Part of the reason for this phenomenon is that these fish have a lot of sodium (Na+) and chloride (Cl-) ions floating around in their blood.  For marine fishes living at “comfortable” temperatures, the presence of NaCl in their blood is almost entirely responsible for the reduction in freezing temperature of their internal body fluids, but when we’re talking about the extremely low temperatures reached near the Earth’s poles, salt isn’t the only major player.  Freezing temperature can also be reduced by a group of large glycoproteins (proteins with sugars attached) called antifreeze proteins (AFPs).  Antarctic fishes, such as various species of the icefish, were the first animals found to have AFPs.  These molecules exist in high concentrations in the blood of extreme-cold-enduring animals and are required for the survival of many species of fish that live in the icy waters of the High Antarctic Zone. They work by lowering their internal freezing point below that of seawater (that’s 28 °F!).  More recent work looking at AFPs classifies the protein as a subset of a larger class of “ice-binding proteins” (IBPs). This emphasizes the variety of ways ice formation and growth can be inhibited and since their discovery, many different proteins have been identified across a range of species including insects and fungi.  Scientists are continuing to work on describing the efficiency and mechanism of many of these proteins.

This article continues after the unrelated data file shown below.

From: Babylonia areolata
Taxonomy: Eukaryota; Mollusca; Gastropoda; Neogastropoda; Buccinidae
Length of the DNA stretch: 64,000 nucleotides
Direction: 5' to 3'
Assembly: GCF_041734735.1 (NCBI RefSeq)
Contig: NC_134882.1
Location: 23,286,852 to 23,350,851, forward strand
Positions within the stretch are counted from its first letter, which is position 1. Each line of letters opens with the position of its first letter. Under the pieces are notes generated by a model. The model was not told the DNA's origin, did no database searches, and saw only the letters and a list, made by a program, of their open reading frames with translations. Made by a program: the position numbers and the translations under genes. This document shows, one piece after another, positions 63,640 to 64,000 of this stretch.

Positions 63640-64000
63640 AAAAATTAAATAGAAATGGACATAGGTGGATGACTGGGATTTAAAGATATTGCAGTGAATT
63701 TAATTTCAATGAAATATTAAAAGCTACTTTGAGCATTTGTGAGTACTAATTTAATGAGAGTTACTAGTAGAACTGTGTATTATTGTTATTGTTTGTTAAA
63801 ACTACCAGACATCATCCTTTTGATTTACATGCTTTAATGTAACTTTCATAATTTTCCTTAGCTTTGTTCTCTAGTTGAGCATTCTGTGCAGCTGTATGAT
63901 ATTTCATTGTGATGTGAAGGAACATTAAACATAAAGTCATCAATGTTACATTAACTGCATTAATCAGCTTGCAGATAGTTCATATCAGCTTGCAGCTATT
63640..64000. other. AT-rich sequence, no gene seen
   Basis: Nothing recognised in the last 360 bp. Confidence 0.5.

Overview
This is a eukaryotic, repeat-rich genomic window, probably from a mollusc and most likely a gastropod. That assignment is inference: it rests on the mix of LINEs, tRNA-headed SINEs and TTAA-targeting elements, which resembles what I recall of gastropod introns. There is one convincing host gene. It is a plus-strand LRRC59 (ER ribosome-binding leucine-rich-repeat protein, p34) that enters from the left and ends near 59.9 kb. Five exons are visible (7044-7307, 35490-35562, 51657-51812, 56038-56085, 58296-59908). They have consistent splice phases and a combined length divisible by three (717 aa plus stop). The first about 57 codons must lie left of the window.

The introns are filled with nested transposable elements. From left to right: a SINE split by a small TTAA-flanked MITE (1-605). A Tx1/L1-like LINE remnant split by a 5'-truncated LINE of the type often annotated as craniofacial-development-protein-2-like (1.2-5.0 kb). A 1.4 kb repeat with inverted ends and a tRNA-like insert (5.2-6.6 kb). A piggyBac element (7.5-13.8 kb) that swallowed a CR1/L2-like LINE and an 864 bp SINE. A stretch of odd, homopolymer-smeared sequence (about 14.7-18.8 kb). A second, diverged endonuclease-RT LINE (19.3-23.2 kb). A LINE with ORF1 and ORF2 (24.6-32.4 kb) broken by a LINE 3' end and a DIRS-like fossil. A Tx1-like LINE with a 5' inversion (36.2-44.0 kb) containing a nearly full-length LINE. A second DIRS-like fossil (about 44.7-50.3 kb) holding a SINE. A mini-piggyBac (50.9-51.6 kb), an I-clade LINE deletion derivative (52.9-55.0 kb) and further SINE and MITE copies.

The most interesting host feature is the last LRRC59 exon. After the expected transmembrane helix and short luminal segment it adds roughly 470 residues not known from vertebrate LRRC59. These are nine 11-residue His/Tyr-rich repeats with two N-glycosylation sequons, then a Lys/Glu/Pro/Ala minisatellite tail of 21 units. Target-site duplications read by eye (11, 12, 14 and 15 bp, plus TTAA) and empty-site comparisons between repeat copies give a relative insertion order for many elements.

How do AFPs work their magic you ask?  In general, their shape allows them to affect ice formation.  Some are able to stick to ice crystals that are already beginning to form in a way that alters ice crystal shape and slowing or completely stopping the rate of ice growth. This phenomenon is called adsorption.  Some prevent recrystallization of ice into large chunks, preserving small and less obstructive ice crystals.  For Antarctic fish, AFPs cause thermal hysteresis (making the temperatures at which ice melts and that at which ice freezes different).  Mind blown, right?  This prevents the initial formation of any ice crystals which would otherwise be lethal to the animal. 

You can read more here, or the really nitty-gritty stuff by our man Dr. DeVries here.

Schematic diagram of antifreeze protein inhibition of ice crystal growth.  Image taken from 2012 Press Release, “How a Fungi Derived Antifreeze Protein Works: Elucidation of Molecular Structure and Antifreeze Mechanism”, National Institute of Advanced Industrial Science and Technology.